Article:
On Sunday, Greek voters will head to the polls to decide whether to endorse an austerity program that Europe demands the country put in place in exchange for continued financial assistance. If Greek voters say "yes," the bailout will continue and Greece's ruling party, Syriza, which strongly opposes the program, will likely step down from power. If voters say "no," the bailout will end and Greece will may very well leave the euro zone, a bitter milestone in the currency union's short history.
The referendum is the culmination of years of tussling between Greece and Europe, though when we say Europe, we really mean Germany, the euro zone's economic behemoth. Despite a crisis that has sometimes threatened the global economy — and maybe today, still does — Greece and Germany have just not been able to get along. Both certainly understand the ramifications: for Greece, years more of what has already become a Great Depression; and for Germany, its reputation as the linchpin of Europe.
The Germans insist on a tough austerity program in order to continue aiding Greece. Syriza says it understands the need to get the country's financial house in order, but demands the flexibility to do so in a way that it feels is right. Whether Greece's voters have truly had enough of Germany's mandates will be revealed Sunday. Here's a guide to the data on why Germany and Greece are such different countries, among the factors that have made it difficult for them to see eye-to-eye on the most important questions facing Europe.
Two vastly different economies
Despite the difference, both countries share a troubling trend: a shrinking population. Europe is experiencing a demographic time bomb as the continent ages and birth rates fall, leading to questions about whether there will be enough workers to power a dynamic economy in the decades to come.
In recent years, Germany has gotten richer, continuing decades of growth. But Greece has become much poorer.
The future gap seems even worse because the youth unemployment rate in Greece is sky-high. Being unemployed while young tends to stick with workers, depressing their wages and opportunities for years. As a result, the future of employment in Greece looks extremely bleak.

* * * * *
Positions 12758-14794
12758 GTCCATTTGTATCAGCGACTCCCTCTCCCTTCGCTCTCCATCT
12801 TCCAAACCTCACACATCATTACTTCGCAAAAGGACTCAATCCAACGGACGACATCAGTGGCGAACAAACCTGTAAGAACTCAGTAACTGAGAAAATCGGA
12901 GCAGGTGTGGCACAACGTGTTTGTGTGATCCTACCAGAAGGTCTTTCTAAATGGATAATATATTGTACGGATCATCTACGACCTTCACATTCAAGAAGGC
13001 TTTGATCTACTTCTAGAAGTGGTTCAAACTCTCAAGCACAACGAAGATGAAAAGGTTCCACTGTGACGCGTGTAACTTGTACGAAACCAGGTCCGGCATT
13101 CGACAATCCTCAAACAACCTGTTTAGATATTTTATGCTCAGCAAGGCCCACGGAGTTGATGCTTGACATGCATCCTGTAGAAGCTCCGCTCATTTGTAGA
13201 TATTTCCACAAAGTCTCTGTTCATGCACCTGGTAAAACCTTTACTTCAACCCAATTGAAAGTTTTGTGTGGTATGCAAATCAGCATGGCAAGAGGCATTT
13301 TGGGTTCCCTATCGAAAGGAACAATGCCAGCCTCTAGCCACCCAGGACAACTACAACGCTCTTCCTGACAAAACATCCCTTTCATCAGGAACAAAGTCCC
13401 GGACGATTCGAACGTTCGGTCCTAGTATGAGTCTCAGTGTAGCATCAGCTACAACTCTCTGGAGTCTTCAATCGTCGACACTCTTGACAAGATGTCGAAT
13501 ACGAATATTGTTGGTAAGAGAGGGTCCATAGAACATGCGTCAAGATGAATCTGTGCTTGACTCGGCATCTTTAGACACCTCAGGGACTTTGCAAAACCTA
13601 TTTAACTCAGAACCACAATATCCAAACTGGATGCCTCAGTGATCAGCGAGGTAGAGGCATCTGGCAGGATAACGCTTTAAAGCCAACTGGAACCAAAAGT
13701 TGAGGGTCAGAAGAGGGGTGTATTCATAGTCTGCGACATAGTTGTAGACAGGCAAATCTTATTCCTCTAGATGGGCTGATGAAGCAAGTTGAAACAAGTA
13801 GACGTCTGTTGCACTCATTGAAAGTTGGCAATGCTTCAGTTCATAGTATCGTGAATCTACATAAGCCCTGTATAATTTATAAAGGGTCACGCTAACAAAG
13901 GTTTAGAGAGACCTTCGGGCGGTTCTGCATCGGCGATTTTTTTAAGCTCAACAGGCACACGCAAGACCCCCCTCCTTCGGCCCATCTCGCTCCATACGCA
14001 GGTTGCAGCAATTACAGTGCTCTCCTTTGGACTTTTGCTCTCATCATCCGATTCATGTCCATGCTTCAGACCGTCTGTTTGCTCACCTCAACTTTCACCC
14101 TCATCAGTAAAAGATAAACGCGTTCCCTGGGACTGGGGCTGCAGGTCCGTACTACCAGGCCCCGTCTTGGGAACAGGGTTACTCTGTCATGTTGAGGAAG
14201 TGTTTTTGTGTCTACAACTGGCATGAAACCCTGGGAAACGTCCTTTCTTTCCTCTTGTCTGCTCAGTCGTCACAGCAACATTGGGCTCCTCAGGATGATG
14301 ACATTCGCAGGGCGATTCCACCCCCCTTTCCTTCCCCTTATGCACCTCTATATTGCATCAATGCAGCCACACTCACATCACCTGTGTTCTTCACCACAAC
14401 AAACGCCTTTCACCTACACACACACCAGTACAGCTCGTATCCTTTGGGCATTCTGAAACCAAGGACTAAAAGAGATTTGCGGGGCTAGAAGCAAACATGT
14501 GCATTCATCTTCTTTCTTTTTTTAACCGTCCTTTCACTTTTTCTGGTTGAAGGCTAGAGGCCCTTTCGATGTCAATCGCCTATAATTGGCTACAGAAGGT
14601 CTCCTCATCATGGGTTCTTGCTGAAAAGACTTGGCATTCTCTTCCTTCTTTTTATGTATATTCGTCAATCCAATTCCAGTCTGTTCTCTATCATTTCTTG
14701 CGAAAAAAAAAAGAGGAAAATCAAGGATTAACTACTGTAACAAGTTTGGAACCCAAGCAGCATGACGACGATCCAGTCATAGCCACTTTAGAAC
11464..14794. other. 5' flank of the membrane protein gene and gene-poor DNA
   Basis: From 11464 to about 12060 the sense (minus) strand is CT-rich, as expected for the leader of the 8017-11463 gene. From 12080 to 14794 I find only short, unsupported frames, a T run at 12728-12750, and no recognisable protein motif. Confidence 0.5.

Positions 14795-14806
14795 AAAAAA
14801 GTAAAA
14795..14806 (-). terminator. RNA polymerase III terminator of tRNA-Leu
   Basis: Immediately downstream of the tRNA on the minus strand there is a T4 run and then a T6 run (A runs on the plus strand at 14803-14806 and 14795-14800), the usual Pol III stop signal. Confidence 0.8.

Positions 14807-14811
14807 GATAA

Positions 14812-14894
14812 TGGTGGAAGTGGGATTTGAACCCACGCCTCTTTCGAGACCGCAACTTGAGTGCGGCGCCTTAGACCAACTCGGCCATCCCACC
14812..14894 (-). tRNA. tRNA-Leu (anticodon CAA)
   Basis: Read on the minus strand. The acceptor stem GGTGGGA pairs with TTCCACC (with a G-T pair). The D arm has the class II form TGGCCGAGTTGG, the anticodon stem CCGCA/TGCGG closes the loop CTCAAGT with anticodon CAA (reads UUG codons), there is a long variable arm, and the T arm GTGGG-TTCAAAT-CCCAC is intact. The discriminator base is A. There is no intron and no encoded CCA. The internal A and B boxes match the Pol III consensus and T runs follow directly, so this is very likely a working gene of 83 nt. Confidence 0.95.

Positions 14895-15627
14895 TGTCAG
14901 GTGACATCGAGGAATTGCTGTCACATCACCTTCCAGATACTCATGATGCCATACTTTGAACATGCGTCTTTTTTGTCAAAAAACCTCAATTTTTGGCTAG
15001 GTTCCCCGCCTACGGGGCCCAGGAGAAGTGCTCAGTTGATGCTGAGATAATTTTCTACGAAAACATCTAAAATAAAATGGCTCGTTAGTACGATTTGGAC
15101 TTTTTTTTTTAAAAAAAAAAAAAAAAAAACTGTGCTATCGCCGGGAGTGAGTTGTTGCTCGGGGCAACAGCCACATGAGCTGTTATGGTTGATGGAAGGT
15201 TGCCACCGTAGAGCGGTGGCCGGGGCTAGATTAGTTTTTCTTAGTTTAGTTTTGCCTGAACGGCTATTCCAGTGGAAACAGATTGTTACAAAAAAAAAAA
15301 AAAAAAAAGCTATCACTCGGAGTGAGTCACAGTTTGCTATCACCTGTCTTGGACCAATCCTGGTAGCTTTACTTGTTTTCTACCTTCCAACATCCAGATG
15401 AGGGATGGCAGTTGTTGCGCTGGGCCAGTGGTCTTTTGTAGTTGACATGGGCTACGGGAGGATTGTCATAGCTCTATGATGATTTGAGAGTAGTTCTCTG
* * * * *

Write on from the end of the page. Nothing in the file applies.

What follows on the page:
A philosophical interlude
Why Germany is prosperous and Greece isn't
Its biggest export is tourism, but that also makes it vulnerable. Since Greece is on the euro, it can have trouble competing with other European tourist destinations. That's one reason some argue that if Greece leaves the euro and returns to its old currency, the drachma, it will be good for the country: The drachma will certainly plunge in value, and it'll be much cheaper for foreigners to come visit Athens and the Greek islands, making the country more competitive.
This comparison may say more about the difference between Germany and Greece's situations than any other. Germany has fewer outstanding tax debts than any other country in Europe, while Greece has more than any other. In other words, Germany has had almost no problem when it comes to taxpayers paying their bills due to the government, while Greece has had an unparalleled challenge.
That difference not only helps Germany enjoy a far more fiscally sound position than Greece, but it offers a stark contrast between a disciplined government and one that historically has been hardly disciplined at all.
A safe-haven and a hotspot
In recent years, however, Greece's debt ballooned. Now that it is facing a crisis, it has to pay far more to borrow money. Meanwhile, investors treat German debt as nearly risk-free.
A sports interlude
While Greece may have a philosophical advantage, at least to some degree, Germany has long dominated in soccer, hosting one of the best teams in the world. The Greeks have had their high moments, placing among the top 10 in certain years, but generally have struggled in the bottom rungs of FIFA rankings.
Shades of gray in two economies
Two nations, two different experiences
In any case, the good news is both countries have made progress in reducing fatalities over the past decade.